Results 1 to 4 of 4
  1. #1
    Join Date
    May 2013

    Are unisex names for girls ok?

    I personally love a lot of the unisex names I've heard lately.
    But, are they over done/trendy?
    Where I live, Hayden is pretty popular for girls, and I personally love it.
    I also really like Hunter, Parker, Dylan, Elliott, and Bradley.
    What are your thoughts? Any additions?

  2. #3
    Join Date
    Mar 2013
    Unisex names are ok but I think it depends on the name. Some names are clearly male: Dylan, Elliot (and the rest you mentioned aside from Hayden). So I wouldn't use them on girls. But there are a lot of male names that have been taken over by females, or are now fairly unisex: Like Jamie. Those names are ok on girls. I have a male name (Shannon) but it doesn't feel male to me. Lol

  3. #5
    Join Date
    May 2013

  4. #7
    Join Date
    Mar 2011
    Cair Paravel :)
    For me, no. I have a unisex name (Ashley), I share the name with my uncle, and ugh, no, I hate it. I have no problem with Ashley--I actually like it. I love the tie to Ashley Downs, I love the connections to nature and England and all of that, but I feel like my femininity has been held back because I have a name that's also been used for years on boys and that bothers me a lot. I wouldn't want my daughter to feel like I have, that she can't be girly enough, that even if she wants to be a girl she can't be, because her name is holding her back. Do I see the appeal in unisex names? Sure. But most of them originated on boys and I don't want to put my daughter through that, so I won't do it. I love Jocelyn, Hadley, Addison, Harper, Eden, Willow, Morgan, etc. Would I ever use them on girls? No. If you like a unisex name on a boy, you can explain how it started out as a boys' name and it takes nothing away from him. But if you like a unisex name on a girl, what can you say? Oh, I thought it was cute. That's what I've always heard growing up, "Oh, we just thought Ashley Marie sounded good." I want much more depth, much more meaning, much more significance in the names of my children. I don't judge others who use unisex names, but I just never would. And I love unisex names on boys, so it's frustrating and a bit sad to keep hearing Charlie, Avery, Spencer, Bailey, Harper, etc. on girls, when I think they're so handsome on boys.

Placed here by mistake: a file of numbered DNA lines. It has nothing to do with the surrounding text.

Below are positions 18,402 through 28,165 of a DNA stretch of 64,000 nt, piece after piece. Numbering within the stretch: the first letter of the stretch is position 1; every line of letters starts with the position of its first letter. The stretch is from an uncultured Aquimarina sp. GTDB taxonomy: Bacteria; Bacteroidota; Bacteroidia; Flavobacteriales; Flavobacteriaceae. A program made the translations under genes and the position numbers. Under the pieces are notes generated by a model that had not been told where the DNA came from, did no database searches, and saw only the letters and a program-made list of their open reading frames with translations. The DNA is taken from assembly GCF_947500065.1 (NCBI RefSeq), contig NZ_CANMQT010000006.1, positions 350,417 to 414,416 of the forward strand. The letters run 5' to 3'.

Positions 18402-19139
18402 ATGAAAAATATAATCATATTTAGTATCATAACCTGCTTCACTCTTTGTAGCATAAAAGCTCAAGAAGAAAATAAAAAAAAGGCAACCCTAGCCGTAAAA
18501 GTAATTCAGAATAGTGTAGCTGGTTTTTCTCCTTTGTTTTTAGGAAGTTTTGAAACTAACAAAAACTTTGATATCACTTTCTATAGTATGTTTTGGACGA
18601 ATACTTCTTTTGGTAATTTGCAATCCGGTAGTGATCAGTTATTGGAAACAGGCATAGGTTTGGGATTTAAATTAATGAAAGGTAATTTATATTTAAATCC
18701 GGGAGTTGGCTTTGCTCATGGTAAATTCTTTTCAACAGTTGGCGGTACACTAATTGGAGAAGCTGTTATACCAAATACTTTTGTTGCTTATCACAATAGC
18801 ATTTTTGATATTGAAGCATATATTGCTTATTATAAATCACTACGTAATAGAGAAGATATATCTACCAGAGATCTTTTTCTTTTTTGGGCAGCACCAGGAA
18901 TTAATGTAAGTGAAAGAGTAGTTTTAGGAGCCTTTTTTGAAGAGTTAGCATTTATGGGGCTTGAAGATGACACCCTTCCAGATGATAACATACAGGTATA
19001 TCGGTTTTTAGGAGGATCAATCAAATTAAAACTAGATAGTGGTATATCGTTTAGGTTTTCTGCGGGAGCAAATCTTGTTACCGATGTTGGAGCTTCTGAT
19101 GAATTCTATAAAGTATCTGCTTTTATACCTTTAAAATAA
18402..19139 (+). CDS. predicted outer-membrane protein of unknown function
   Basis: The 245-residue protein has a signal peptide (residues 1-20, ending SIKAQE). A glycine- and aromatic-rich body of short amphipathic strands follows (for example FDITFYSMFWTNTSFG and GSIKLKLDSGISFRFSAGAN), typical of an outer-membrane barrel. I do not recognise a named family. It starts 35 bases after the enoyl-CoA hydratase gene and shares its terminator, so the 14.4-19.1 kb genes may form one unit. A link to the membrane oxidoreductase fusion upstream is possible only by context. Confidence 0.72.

Ashley | storyteller | Christian

    thinking about Seville, the Sagrada Família, and torrijas (Spain!):
    Adela Ainhoa ▪ Alejandra Miren ▪ Anna María Sol ▪ Eliana Elixabete ▪ Evangelina Leonor "Eva"
    Isabel Haizea ▪ Lidia Izar ▪ Lucía Itxaro ▪ Magdalena Beatriu "Magda" ▪ Sofía Mireia
    Agustín Petri ▪ Andrés Benjamín ▪ Daniel Aitor ▪ Gaspar Francisco ▪ Hugo Patxi
    Lucas Iker ▪ Matías Alesander ▪ Santiago Xavier ▪ Sebastián Sendoa ▪ Teodoro Artur "Teo"

Posting Permissions

  • You may not post new threads
  • You may not post replies
  • You may not post attachments
  • You may not edit your posts